Initiatives like Mayor Lori Lightfoot’s Invest South/West seek to help revitalize the business community in Austin. But as developers and social service groups create proposals to win funds to bring their project to Austin, some Austin community members feel as though they aren’t being asked what it is they truly would like to see in their community.
Austin Weekly News interviewed 15 Austin residents both in person and online to see what exactly it is they would love to see come to Austin amid the spate of Invest South/West-related redevelopment projects.
Fanya Berry reiterated what AWN has been hearing from residents during community meetings over the years: she would like to see more sit-down restaurants. She would also like to see more mental health service providers and organizations that help mothers.
“I’d like to see a parenting center, especially around prenatal care and helping with births,” she said.
Tamecia Davis said she would be interested in a local dance studio for her children.
“I would like to see some kids dance studios, so parents don’t always have to go so far for places of that nature,” she said.
Tasha Fuqua Shields would like to see something similar. She suggested more programming at Austin Town Hall, 5610 W. Lake St.
“Get Austin Town Hall back going strong with cheer, football and dance/gymnastics for the kids in the community,” she said.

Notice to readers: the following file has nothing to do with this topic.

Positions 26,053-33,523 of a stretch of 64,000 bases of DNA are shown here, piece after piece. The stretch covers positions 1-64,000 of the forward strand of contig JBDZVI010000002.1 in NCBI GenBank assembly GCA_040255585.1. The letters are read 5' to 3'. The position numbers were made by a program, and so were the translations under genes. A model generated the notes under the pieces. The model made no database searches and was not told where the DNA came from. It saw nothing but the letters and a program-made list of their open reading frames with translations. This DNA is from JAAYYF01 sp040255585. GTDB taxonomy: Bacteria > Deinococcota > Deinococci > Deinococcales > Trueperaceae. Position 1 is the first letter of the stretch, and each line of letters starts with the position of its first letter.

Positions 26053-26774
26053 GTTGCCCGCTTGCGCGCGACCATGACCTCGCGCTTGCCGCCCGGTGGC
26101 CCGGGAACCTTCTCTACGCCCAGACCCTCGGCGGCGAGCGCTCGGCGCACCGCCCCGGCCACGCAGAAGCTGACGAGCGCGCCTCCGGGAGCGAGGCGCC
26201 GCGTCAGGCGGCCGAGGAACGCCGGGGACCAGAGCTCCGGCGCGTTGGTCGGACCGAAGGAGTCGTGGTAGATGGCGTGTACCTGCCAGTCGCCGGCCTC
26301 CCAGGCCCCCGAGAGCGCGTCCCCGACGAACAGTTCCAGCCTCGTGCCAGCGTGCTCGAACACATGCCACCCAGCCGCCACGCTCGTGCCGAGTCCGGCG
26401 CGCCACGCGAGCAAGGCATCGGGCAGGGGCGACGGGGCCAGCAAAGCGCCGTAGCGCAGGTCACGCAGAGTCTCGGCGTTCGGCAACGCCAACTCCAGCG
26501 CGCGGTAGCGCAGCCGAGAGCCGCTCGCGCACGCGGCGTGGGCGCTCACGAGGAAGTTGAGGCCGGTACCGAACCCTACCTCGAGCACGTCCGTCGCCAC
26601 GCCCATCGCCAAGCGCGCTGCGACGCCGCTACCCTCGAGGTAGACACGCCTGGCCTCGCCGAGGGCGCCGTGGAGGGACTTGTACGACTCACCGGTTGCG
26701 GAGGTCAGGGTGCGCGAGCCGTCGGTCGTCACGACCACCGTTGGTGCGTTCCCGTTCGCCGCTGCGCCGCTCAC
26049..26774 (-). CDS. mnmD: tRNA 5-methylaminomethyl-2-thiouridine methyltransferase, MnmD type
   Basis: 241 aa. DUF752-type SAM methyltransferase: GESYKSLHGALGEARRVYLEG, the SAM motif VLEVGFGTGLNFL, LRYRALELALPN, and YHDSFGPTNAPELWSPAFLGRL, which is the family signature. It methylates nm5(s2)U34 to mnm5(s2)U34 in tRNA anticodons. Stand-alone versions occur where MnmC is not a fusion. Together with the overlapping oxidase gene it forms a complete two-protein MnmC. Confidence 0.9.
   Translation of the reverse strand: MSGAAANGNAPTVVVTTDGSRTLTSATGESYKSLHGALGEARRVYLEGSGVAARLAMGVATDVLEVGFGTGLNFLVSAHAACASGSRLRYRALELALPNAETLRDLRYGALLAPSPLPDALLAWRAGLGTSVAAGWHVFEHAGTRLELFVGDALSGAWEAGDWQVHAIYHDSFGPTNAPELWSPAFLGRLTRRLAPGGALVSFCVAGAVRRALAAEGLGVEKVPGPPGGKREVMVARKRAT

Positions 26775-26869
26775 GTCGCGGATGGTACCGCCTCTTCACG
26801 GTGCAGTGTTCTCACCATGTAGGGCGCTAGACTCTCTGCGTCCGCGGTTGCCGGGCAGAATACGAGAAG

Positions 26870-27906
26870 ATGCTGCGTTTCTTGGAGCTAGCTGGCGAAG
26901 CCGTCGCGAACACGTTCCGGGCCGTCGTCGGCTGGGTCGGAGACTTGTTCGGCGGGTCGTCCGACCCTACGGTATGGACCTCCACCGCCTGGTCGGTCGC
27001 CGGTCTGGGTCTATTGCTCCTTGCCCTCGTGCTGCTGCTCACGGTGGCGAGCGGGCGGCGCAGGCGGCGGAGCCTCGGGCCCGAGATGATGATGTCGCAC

Jenola Duncan said she would like more local sit-down restaurants, mentioning IHOP and Olive Garden as examples. She lives near the intersection of North and Central avenues. Duncan added that she would like to see a Starbucks closer to her home than the Galewood Starbucks at 7112 W. North Ave.
Duncan added she also wants to see “a grocery store – a real grocery store,” such as Jewel-Osco. She said she shouldn’t have to travel outside the community just to get fresh produce.
That sentiment was shared by residents Dorothy Williams and Stephani Falasha Masego, who also spoke about the lack of grocery store options in Austin.
The last grocery store in Austin, the Save-a-Lot grocery store at 5555 W. North Ave., closed in December 2020 and a replacement store has yet to come.
Forty Acres Fresh Market, which recently won a $2.5 million grant under the Chicago Recovery Plan, is looking to bring a brick-and-mortar grocery store to the former Salvation Army location at 5713 W. Chicago Ave. by 2023.
Until then, Forty Acres has been hosting a community farmer’s market at the location on the weekends in an effort to provide residents with fresh produce, meats and other food items until their full-scale opening next year.